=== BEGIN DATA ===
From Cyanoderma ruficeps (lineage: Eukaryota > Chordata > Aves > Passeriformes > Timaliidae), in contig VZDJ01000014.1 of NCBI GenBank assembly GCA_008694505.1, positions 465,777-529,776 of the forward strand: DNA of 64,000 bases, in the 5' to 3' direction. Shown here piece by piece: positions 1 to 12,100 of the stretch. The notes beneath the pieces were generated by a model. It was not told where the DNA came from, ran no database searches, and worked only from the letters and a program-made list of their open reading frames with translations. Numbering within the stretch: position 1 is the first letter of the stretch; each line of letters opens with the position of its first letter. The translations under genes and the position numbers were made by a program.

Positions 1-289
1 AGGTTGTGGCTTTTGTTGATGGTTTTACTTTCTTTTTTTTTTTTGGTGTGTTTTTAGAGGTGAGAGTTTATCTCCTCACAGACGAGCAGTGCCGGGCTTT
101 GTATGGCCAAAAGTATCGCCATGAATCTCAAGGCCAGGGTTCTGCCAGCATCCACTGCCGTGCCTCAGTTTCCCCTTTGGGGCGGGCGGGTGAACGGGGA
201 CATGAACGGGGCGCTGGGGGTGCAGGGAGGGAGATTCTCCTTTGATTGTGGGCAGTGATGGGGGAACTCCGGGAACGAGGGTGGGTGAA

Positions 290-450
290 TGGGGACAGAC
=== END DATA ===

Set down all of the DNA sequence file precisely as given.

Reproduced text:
From Cyanoderma ruficeps (lineage: Eukaryota > Chordata > Aves > Passeriformes > Timaliidae), in contig VZDJ01000014.1 of NCBI GenBank assembly GCA_008694505.1, positions 465,777-529,776 of the forward strand: DNA of 64,000 bases, in the 5' to 3' direction. Shown here piece by piece: positions 1 to 12,100 of the stretch. The notes beneath the pieces were generated by a model. It was not told where the DNA came from, ran no database searches, and worked only from the letters and a program-made list of their open reading frames with translations. Numbering within the stretch: position 1 is the first letter of the stretch; each line of letters opens with the position of its first letter. The translations under genes and the position numbers were made by a program.

Positions 1-289
1 AGGTTGTGGCTTTTGTTGATGGTTTTACTTTCTTTTTTTTTTTTGGTGTGTTTTTAGAGGTGAGAGTTTATCTCCTCACAGACGAGCAGTGCCGGGCTTT
101 GTATGGCCAAAAGTATCGCCATGAATCTCAAGGCCAGGGTTCTGCCAGCATCCACTGCCGTGCCTCAGTTTCCCCTTTGGGGCGGGCGGGTGAACGGGGA
201 CATGAACGGGGCGCTGGGGGTGCAGGGAGGGAGATTCTCCTTTGATTGTGGGCAGTGATGGGGGAACTCCGGGAACGAGGGTGGGTGAA

Positions 290-450
290 TGGGGACAGAC